Walking through the town square I weave my way through the day trippers, the lunch time workers, pensioners and pushchair wielding mothers. I only have a few minutes spare so no time to linger.
'What time does it arrive dear?' he says to her. I have to squeeze through a queue waiting for the small village-to-village bus.
I never hear her reply, I am already out of earshot.
'Wot ya fink? - shurra I give 'im a call?' Two teenagers draped in goth inspired clothing in turn drape themselves on the bench alongside the renovated town hall. I catch a baritone 'dunno' in reply as I cross the road.
Amid the northern accents I hear a strident southern voice demanding to know 'when is the next bus to Ingleton?' I turn to see an older lady in long shorts, her shoulders weighed down with a heavy haversack. The answer was lost to the breeze as I strode round the hall.
'No she wasn't!'
I'll never know, who she was, what she did and whether it was true or not, but it certainly had three dumpy ladies in deep conversation. Their crimplene coats buttoned or belted against the cooler autumn air.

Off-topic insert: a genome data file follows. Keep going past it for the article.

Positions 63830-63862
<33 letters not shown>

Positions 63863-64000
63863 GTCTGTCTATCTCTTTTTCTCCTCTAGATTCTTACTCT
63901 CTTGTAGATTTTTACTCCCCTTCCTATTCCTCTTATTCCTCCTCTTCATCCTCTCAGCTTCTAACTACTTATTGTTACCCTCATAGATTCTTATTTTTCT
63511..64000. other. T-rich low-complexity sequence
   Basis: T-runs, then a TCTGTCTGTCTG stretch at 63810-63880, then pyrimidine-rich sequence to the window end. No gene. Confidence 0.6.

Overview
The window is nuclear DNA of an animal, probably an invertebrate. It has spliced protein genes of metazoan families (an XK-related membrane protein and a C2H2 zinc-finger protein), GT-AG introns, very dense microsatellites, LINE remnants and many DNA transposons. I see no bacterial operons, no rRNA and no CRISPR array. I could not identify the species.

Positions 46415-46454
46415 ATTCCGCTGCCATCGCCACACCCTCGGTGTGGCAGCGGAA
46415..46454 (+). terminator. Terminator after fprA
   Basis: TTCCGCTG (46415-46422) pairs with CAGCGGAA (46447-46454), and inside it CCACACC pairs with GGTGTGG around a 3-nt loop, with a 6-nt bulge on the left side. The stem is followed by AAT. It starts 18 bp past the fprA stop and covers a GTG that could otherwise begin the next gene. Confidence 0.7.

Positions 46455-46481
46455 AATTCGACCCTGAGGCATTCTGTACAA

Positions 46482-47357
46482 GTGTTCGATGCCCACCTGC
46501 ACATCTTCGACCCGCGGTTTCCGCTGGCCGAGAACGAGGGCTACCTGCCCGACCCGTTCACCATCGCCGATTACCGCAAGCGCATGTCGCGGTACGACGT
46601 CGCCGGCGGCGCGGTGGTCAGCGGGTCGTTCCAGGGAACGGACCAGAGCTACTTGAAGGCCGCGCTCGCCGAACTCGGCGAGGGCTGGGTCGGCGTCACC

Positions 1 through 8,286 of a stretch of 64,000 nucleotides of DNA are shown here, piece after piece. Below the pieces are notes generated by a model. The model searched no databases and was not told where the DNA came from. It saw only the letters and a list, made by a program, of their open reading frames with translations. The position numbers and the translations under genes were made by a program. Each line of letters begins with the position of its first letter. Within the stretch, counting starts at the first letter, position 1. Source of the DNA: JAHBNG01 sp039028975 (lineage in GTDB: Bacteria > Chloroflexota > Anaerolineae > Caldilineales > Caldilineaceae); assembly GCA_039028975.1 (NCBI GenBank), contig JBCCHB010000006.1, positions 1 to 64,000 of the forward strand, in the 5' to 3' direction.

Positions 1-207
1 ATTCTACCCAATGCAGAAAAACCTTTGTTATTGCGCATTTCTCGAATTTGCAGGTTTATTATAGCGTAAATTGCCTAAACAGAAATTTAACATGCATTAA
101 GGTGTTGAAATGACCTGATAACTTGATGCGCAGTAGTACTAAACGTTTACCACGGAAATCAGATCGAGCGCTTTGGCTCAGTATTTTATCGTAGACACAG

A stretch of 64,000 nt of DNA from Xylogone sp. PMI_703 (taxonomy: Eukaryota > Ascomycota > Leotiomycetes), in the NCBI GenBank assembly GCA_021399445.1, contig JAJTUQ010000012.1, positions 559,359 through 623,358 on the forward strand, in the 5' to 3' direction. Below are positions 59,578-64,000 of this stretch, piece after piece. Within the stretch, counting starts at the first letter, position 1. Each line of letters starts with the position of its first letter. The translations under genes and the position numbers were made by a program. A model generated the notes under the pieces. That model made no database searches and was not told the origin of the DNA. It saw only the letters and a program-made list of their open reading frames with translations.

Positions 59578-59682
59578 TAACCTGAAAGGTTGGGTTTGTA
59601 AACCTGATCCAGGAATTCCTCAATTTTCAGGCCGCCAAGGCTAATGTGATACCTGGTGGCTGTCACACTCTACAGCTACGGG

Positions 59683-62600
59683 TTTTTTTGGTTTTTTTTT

'Eee, I'll be beggerrred' grumbles a crusty old boy to his equally craggy friend as they sit watching the world go by. They don't notice me, at least I don't think they do. I am just some one who fleetingly crossed their line of vision.
I continue my mission to the mini-mart to pick up a bag of salad to add to my lunch, cross another road and hear a workman yell an instruction to a fellow worker, his reply lost under the metallic clang of scaffolding poles being loaded into the works van.
I quickly make my purchase and leave, people chatting all round me, some inaudible, some raucous, all snippets that I am not privy to but hear all the same as I traverse unheeded through their bubble of conversation.
Striding back to work I find I am overtaking old folk and day trippers gawping at shop windows and at the view.
'Look at that Doris, awww, I think our Dorothy would love it'.
I see Doris lean forward to peer at some trinket or other and nod and mutter a reply. Did Doris agree? Don't know, I never will. Their conversation slipped in and and out of my life - uncompleted.
To me this patchwork of unfinished sentences, half heard fragments of conversations are like glimpses of private lives open to anyone who can hear them. I am not deliberately setting out to listen but crisscrossing through people usually means conversations wash over me and words get caught and I am teased by the scraps of sentences.
It makes me smile.
It is life.